Virtual Library of Newspaper Articles

Unfair punishment for dropouts

CAROL GOAR, Aug. 23, 2006

One of the threads Liberal leadership contender Gerard Kennedy left dangling when he stepped down as Ontario education minister was a bill depriving anyone who quits school before 18 of the right to hold a driver's licence.

It would have been best to let it drop. The measure is clumsy, coercive and unduly harsh on rural teens.

But Kennedy's replacement, Sandra Pupatello, is determined to tie up loose ends. After four days' debate this spring, she whisked the bill off to a legislative committee for line-by-line scrutiny. "We are hoping to see it approved as soon as possible," said a ministerial aide. "This is a priority for this government."

The committee, chaired by government backbencher Bob Delaney of Mississauga West, isn't likely to provide much resistance. Eight of its 11 members are Liberals. Only two (both Conservatives) represent rural ridings.

There is still one chance albeit a slim one to halt this rush to punish.

The committee will hold three public hearings next week. On Tuesday (Aug. 29), it will be in Whitchurch-Stouffville. On Wednesday, it will move to Hamilton. On Thursday, it will visit Leamington.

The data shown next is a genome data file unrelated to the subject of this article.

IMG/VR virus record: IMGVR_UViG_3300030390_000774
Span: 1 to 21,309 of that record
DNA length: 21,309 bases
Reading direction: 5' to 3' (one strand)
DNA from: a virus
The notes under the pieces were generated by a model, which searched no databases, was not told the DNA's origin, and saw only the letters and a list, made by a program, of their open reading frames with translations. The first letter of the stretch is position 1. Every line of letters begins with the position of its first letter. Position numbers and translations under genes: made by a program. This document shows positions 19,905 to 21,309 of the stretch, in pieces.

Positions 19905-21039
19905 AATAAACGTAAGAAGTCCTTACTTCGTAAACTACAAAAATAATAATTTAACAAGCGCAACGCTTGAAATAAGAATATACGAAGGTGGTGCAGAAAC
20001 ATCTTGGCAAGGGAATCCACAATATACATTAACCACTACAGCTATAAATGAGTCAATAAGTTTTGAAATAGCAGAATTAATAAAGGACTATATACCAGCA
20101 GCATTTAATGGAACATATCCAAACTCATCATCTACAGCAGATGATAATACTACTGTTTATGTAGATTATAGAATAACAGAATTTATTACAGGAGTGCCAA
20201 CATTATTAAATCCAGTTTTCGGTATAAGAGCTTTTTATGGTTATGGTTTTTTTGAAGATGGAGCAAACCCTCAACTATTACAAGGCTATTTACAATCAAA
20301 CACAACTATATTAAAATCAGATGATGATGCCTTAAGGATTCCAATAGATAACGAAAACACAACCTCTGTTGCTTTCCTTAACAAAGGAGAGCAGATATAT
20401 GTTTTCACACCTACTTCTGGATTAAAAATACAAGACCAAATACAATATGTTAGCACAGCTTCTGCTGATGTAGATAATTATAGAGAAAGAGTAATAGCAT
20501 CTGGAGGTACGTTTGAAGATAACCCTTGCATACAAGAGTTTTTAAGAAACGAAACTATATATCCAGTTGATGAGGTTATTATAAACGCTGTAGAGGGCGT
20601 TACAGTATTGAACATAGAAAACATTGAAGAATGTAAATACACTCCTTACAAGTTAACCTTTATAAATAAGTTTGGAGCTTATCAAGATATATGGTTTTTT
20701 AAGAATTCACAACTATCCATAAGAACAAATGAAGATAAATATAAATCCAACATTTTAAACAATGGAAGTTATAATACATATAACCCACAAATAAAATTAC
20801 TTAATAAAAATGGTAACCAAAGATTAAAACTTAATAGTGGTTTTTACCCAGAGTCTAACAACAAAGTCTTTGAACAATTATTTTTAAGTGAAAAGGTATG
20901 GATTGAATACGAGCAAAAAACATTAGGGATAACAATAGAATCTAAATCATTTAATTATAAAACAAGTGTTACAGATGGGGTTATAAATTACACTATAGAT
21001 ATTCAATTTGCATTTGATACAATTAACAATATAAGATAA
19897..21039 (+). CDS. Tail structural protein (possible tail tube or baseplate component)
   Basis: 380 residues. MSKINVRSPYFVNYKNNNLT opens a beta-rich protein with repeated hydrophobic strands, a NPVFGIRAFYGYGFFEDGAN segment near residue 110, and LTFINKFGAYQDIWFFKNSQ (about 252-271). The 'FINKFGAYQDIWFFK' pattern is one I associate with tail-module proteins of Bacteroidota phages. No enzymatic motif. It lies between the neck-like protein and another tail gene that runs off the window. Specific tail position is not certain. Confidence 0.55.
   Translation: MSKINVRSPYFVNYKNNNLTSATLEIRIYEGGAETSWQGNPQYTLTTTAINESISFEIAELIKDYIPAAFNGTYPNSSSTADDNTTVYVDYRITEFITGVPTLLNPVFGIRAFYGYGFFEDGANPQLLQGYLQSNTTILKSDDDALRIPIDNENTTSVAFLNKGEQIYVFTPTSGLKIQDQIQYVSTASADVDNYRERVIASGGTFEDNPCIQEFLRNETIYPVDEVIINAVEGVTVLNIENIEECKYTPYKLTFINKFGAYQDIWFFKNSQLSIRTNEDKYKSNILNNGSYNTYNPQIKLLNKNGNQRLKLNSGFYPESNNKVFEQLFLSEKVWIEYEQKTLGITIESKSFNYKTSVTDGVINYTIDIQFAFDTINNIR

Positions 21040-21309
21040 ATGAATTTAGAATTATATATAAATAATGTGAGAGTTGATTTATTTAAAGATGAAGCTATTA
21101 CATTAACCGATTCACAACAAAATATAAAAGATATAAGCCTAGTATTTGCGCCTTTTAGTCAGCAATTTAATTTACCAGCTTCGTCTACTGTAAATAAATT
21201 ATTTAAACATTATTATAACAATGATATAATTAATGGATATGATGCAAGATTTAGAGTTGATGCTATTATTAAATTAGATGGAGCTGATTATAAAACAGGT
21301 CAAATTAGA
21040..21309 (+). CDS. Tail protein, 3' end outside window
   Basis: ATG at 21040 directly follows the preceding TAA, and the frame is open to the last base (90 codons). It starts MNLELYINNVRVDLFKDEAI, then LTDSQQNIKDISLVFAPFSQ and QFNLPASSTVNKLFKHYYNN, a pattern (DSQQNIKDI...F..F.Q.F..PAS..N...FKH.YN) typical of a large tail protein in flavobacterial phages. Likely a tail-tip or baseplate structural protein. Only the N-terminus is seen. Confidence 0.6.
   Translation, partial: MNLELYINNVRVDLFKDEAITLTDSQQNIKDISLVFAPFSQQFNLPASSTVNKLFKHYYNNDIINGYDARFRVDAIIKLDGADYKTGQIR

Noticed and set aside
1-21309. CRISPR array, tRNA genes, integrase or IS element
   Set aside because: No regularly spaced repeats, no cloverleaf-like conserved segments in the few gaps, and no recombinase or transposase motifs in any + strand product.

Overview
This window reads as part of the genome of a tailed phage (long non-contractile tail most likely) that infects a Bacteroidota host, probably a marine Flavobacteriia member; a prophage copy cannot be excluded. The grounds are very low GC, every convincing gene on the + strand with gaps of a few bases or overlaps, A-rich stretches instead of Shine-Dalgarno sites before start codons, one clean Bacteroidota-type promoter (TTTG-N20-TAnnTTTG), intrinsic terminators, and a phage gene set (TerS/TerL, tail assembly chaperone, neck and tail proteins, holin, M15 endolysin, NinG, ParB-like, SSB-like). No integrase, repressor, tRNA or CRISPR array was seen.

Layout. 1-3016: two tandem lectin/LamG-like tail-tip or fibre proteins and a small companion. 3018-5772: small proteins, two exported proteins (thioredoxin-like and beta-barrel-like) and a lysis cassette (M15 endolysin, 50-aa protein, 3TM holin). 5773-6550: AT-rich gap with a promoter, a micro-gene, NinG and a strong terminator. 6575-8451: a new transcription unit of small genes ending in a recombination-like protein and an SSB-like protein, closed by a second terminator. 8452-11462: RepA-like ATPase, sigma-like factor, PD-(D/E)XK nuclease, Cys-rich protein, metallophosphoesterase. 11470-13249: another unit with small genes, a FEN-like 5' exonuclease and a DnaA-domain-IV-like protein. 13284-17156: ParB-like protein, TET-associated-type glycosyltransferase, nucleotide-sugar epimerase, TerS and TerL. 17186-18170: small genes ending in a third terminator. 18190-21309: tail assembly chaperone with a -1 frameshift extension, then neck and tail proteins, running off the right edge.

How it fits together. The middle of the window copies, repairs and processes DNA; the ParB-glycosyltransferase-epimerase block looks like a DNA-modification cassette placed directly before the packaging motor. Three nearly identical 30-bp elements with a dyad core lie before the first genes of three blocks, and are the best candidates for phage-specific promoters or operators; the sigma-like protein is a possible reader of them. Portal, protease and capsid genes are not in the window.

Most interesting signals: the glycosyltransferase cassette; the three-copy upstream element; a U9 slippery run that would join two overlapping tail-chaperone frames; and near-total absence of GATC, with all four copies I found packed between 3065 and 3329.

The meetings haven't been widely publicized. The timing isn't convenient. And people can't just show up and speak. In order to comment on the legislation, an individual must notify the clerk of the committee by 4 p.m. today. (Tonia Grannum can be reached at 416-325-3519.)

Clearly, the government isn't encouraging citizens to express their views. But it is worth making the effort. Here's why:

  • This isn't what Ontarians voted for. Dalton McGuinty never told electors his government would deny driver's licences to 16- and 17-year-olds who dropped out of school. He said the Liberals would require young people to stay in school or an approved training program until 18 years of age. But there was no mention of using an enforcement technique that is totally unrelated to academic attainment.
  • Neither Kennedy nor Pupatello has produced a shred of evidence that this approach works. Nine American states have made school attendance mandatory to get a driver's licence, but none has shown that the requirement reduces truancy. Politicians think it does. Educators acknowledge that wheels give kids power and status. But no one has been able to establish a clear link.
  • The policy sends a troubling message to young people: Your government knows what's best for you. It will bully you into submitting, regardless of your needs or circumstances. It knows that you, unlike an adult, don't have the power to fight back.